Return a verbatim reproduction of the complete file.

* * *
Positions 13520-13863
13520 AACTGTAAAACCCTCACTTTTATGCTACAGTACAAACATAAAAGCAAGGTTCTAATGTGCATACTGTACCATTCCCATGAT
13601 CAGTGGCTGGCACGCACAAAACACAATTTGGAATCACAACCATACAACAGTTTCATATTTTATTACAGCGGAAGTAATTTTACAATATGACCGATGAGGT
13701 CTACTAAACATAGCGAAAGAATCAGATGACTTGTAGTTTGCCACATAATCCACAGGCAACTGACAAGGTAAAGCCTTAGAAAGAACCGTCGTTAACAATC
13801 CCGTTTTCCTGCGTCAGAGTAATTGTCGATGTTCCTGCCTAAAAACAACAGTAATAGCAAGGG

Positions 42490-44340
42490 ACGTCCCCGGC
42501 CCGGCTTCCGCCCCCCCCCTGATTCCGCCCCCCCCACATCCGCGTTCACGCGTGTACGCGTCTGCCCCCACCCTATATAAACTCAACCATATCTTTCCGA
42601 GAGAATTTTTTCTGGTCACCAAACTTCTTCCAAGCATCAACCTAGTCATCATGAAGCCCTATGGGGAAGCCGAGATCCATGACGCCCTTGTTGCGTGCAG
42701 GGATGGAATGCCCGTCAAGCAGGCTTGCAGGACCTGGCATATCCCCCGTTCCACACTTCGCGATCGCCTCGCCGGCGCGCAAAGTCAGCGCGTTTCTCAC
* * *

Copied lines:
Positions 13520-13863
13520 AACTGTAAAACCCTCACTTTTATGCTACAGTACAAACATAAAAGCAAGGTTCTAATGTGCATACTGTACCATTCCCATGAT
13601 CAGTGGCTGGCACGCACAAAACACAATTTGGAATCACAACCATACAACAGTTTCATATTTTATTACAGCGGAAGTAATTTTACAATATGACCGATGAGGT
13701 CTACTAAACATAGCGAAAGAATCAGATGACTTGTAGTTTGCCACATAATCCACAGGCAACTGACAAGGTAAAGCCTTAGAAAGAACCGTCGTTAACAATC
13801 CCGTTTTCCTGCGTCAGAGTAATTGTCGATGTTCCTGCCTAAAAACAACAGTAATAGCAAGGG

Positions 42490-44340
42490 ACGTCCCCGGC
42501 CCGGCTTCCGCCCCCCCCCTGATTCCGCCCCCCCCACATCCGCGTTCACGCGTGTACGCGTCTGCCCCCACCCTATATAAACTCAACCATATCTTTCCGA
42601 GAGAATTTTTTCTGGTCACCAAACTTCTTCCAAGCATCAACCTAGTCATCATGAAGCCCTATGGGGAAGCCGAGATCCATGACGCCCTTGTTGCGTGCAG
42701 GGATGGAATGCCCGTCAAGCAGGCTTGCAGGACCTGGCATATCCCCCGTTCCACACTTCGCGATCGCCTCGCCGGCGCGCAAAGTCAGCGCGTTTCTCAC